son of one of the twelve Shia Imams. Its entrance as well as the walls
inside are decorated with literally thousands of tiny turquoise blue
tiles, which have been fitted together to make exquisite geometrical
designs and verses from the Quran. This structure is by no means
unique. Most Iranian mosques and shrine complexes, particularly the
older ones, look almost identical.

I enter the tomb complex, which is packed with pilgrims imploring the
scion of the Imam for his help or offering prayers for his soul. I
settle on the carpeted floor and watch the pilgrims prostrate, placing
their heads on little tablets of clay in the Shia fashion. I get
talking to a handsome young man who sits next to me. He recognizes me
as an Indian and says ‘Hello’. He tells me that he studies at a
college in Chandigarh and that he is back home for his summer
vacations. We bond immediately. He takes me out and insists I should
have an ice-cream. He pushes a packet of pistachios into my hand as we
exchange email addresses and depart.

Summers in Iran can be almost as unbearable as in India, I learn to my
surprise. Tehran in early September is almost as oppressively hot as
Delhi. I treat myself to two more ice creams to temporarily escape the
heat. I then seek refuge under a giant Chinar tree in a park opposite
the shrine, where numerous families are picnicking, an apparently
favourite Iranian pastime.

My guidebook mentions that the house that was used by the late Imam
Khomeini is not far from where I presently am. After I’ve relaxed for
an hour, I force myself up. I ask directions and am given directions
to a bus–stop from where I can get a vehicle to take me to where I
want to go. The traffic is thick and incessant, and I wait helplessly
to cross. Noticing my consternation, a man comes up to me, takes me
gently by the arm, flays his hands about at the advancing cars and
deposits me safely at the bus-stop across the road. He then wades his
way back through the traffic and waves out to me when he reaches the
other side.

Iranians, on the whole, are a very friendly and helpful people. Such
acts of courtesy as this I am to witness throughout my week-long stay
in the country. Each time this happens to me, my blood boils when I
think of the falsity of the venomous propaganda about Iran and its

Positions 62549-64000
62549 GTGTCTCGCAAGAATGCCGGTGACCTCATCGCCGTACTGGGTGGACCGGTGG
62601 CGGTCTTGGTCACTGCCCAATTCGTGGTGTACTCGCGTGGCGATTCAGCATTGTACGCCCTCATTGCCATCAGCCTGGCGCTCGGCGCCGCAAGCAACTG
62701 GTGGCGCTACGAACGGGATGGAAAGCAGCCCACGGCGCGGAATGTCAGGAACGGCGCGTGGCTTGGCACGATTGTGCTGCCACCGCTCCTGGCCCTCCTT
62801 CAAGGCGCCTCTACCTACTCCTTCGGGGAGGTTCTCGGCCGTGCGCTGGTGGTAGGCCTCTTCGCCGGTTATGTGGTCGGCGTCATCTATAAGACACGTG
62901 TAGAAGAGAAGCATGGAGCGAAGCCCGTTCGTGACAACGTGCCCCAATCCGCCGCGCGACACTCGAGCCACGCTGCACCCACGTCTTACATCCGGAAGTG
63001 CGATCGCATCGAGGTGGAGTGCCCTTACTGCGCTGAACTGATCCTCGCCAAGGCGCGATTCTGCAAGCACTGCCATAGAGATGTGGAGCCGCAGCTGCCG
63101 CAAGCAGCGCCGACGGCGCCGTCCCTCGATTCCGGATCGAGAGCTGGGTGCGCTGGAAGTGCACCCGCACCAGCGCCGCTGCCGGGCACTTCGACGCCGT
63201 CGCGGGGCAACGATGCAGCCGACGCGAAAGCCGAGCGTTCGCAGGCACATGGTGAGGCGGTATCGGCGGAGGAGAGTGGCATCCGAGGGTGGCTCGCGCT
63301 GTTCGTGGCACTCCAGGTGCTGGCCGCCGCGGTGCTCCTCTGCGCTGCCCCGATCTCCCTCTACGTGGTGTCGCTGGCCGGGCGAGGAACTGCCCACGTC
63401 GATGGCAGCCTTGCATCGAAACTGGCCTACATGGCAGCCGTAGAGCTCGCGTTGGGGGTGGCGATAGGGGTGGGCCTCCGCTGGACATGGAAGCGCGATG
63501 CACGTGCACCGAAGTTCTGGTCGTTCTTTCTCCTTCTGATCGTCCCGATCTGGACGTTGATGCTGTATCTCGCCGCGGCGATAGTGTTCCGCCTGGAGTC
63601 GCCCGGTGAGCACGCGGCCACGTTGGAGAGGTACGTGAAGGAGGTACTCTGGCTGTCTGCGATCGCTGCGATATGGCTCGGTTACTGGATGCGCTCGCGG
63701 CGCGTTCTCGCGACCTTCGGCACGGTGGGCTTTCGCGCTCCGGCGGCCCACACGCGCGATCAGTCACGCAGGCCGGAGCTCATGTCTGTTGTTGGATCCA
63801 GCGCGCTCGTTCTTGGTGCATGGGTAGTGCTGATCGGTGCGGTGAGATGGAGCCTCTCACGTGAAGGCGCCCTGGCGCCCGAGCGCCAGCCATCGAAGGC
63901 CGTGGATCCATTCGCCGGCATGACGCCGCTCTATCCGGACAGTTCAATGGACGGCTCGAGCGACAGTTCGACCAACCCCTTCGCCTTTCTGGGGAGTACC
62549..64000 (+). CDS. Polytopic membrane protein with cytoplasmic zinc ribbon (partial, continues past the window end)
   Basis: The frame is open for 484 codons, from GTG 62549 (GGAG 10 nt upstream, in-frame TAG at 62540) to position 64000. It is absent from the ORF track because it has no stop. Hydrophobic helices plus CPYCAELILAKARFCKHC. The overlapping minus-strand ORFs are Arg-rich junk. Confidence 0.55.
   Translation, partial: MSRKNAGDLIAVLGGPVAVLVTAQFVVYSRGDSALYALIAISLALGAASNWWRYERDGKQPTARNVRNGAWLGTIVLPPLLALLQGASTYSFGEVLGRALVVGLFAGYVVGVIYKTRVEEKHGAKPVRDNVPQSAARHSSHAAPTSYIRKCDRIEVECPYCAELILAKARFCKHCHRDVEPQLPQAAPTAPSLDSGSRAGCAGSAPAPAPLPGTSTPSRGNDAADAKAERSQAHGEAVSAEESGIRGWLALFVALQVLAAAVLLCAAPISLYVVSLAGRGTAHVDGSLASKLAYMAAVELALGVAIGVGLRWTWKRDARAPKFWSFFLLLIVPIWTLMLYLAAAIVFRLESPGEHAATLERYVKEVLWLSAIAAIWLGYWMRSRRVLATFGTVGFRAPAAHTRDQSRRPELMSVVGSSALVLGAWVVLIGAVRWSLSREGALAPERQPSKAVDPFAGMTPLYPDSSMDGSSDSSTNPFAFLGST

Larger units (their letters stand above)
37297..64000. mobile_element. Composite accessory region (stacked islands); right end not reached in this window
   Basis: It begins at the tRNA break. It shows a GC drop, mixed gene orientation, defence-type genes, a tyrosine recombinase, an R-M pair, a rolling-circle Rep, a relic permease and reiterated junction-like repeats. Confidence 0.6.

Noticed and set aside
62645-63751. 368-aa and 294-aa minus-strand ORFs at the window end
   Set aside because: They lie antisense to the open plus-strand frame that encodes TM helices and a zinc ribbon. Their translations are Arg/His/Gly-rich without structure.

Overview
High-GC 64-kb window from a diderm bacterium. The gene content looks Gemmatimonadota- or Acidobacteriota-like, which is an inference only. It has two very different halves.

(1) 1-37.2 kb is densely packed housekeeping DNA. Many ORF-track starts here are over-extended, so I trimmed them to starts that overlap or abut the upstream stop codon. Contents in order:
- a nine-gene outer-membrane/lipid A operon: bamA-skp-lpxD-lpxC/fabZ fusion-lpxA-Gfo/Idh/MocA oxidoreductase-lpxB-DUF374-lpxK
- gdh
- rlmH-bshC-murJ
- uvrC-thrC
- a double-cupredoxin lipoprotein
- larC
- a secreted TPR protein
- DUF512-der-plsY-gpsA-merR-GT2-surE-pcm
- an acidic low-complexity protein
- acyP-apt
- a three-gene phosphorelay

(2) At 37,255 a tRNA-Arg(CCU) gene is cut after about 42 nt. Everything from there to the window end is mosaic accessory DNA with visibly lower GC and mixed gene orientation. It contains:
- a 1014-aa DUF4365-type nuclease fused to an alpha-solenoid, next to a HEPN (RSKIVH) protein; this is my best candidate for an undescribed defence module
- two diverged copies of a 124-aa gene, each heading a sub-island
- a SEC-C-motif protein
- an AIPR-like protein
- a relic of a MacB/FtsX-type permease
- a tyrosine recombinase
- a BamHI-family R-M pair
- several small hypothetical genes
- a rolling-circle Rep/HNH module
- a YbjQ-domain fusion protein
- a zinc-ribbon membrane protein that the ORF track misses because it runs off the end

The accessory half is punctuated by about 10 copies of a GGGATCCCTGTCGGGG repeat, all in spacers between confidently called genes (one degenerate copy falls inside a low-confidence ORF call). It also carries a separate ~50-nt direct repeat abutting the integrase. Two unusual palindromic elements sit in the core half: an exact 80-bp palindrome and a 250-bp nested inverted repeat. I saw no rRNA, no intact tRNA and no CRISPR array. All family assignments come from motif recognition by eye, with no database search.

people so sedulously cultivated by the Western and Indian media.

The bus drops me off at a crossing, and the driver indicates that I
must walk up a lane to get to the Imam’s residence. A few steps ahead
I stop and ask a woman driving a car where exactly to proceed.
Modestly clad, she seems to be in her early thirties. Sitting next to
her is an elderly woman, perhaps her mother. Two little girls,
probably her daughters, are in the rear seat.

To my pleasant surprise, the woman asks me to hop into the car and
offers to take me to where I want to go. I am overwhelmed by this
gesture of kindness—a woman offering a total stranger a lift in her
car. This would probably neither happen in India nor certainly in the
West.  So much for the media’s hate-Iran propaganda.

The Imam’s house is located in a lower middle class locality in north
Tehran. This was where he settled—a modest, indeed austere, two-roomed
tenement—after his triumphant return from exile in France in 1979
following the fall of the US-backed deadly dictator, Reza Pahlavi, the
Shah of Iran. The house is now a museum of sorts. Although visitors
cannot enter inside, one of its two rooms can be seen from the
outside. Hardly ten metres in length and in breath, the room contains
a simple cot, some little decoration pieces placed on an alcove and a
mirror. This is where, the guard on duty tells me, the Imam would meet
visiting dignitaries and from where he ran the affairs of the entire
country.

Adjacent to the house is a Hussainiyah, a sort of mosque, where the
Ayatollah would deliver sermons and interact with members of the
public. ‘Imam Khomeini is a Reality that Shall Always Live’, announces
a banner in Farsi stretched across the wall. The basement of the
Hussainiyah now hosts a museum commemorating the Imam. It contains an
interesting collection of photographs depicting various scenes from
his life, some of his personal artifacts and even note books
containing his Sufi poetic creations etched in very delicate Persian
calligraphy.

The friendly museum caretaker hands me a collection of works by the
Ayatollah in English and Urdu. It’s free of cost, he informs me when I
ask him how much I need to pay.

I depart from the museum, hoping to relax at a roadside coffee-shop,
but am informed by a friendly guard at the exit that there are none in
this locality. He indicates a kettle nestled on a stove kept on a
shelf in a nearby room that spews out little clouds of smoke. He hands
me a cup of delicious milk-less tea and we exchange a few Farsi/Urdu
words.

I then make my way back to the hotel, nervous that I might have missed
my presentation, and dreading what might transpire if that has
actually happened.